Another spot in Tampa Heights has come to symbolize how things are slowly and steadily changing in the city's oldest neighborhood. explains how has been converted from a run-down corner store to a hip pizza and beer cafe.
For the Seminole Heights-centric, picture a and rolled into one.
With eclectic decor, a selection of craft and imported beers and menu of gourmet stone-baked pizzas, Lee's not only has shed its former incarnation as an eyesore in Tampa Heights' ongoing struggle to gentrify. It has become a dramatic demarcation point between the neighborhood's dual identities as blighted urban core and revitalized historic showcase.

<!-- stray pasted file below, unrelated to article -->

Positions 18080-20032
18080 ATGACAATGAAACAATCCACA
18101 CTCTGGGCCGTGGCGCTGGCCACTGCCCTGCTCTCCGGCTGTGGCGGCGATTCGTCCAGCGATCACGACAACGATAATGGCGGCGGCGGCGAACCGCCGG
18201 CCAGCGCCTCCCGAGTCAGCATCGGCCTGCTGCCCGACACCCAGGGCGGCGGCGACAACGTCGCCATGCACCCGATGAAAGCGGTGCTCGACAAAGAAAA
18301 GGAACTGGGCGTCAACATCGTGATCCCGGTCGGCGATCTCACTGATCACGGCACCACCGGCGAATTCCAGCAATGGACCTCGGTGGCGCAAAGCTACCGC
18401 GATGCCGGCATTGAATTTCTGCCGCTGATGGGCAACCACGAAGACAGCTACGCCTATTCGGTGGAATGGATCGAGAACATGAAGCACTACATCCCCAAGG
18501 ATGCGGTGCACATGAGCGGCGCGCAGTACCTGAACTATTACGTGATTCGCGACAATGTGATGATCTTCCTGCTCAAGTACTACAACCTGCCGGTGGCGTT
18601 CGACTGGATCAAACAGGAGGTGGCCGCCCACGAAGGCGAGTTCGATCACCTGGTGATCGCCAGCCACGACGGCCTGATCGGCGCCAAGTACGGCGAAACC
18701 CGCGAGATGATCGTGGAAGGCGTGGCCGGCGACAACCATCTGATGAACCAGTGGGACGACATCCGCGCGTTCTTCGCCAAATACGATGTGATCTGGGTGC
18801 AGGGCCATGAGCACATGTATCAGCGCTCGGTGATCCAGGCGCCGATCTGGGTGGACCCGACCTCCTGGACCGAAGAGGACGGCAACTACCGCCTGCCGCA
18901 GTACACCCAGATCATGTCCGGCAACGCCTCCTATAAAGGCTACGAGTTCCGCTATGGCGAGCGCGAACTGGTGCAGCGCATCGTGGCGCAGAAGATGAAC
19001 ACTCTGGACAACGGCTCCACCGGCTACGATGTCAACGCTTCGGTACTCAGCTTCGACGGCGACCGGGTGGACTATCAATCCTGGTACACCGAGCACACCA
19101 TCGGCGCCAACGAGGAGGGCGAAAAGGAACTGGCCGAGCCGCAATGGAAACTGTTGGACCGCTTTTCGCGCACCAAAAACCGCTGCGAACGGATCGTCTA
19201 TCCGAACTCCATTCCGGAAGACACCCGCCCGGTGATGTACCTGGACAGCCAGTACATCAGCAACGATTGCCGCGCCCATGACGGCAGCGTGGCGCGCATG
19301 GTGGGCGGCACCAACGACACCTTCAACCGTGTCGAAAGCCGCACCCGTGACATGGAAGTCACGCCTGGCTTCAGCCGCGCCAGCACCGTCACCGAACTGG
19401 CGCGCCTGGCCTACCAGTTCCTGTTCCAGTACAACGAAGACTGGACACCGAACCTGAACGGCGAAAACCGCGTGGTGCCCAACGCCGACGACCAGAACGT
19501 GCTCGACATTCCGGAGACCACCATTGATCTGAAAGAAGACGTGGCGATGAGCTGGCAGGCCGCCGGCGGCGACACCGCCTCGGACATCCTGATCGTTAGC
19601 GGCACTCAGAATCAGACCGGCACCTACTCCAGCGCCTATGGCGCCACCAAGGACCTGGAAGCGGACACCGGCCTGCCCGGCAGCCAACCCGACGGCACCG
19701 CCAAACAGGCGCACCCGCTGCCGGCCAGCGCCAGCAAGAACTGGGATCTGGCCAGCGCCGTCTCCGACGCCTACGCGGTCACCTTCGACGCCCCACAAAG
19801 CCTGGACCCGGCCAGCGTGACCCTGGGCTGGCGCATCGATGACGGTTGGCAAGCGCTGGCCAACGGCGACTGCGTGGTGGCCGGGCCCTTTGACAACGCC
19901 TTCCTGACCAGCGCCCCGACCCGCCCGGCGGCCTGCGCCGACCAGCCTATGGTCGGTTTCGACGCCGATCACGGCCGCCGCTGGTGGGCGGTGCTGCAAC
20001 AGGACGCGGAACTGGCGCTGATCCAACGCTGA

Before 24-year-old Jennifer Hathcock bought the 115-year-old store and reopened it in December, no loitering signs and vagrants often festooned Lee's, TBO.com reported. Its stock eventually dwindled to little more than cigarettes, single cans of malt liquor and lottery tickets.
But with the help of partner Troy Taylor, Hathcock gutted the place and, according to TBO.com, "the kitchen was upgraded and a stone-oven installed. Tile flooring and a color-speckled drop ceiling were added. Refrigerators were stocked with craft beers and soda. Gourmet coffee and pizza went on the menu. WiFi was installed."
The store name remained because it's so iconic, Hathcock told TBO.com.
And now, besides becoming a popular draw with its own customers, Lee's has become a civically engaged business, hosting and supporting neighborhood groups, TBO.com reports.
Hathcock, according to TBO.com, is owns a real estate investment company and also bartends at the Independent, along with Taylor.
Are there other businesses in Tampa Heights that represent what the neighborhood is becoming, or what it should evolve away from? Tell us in the comments.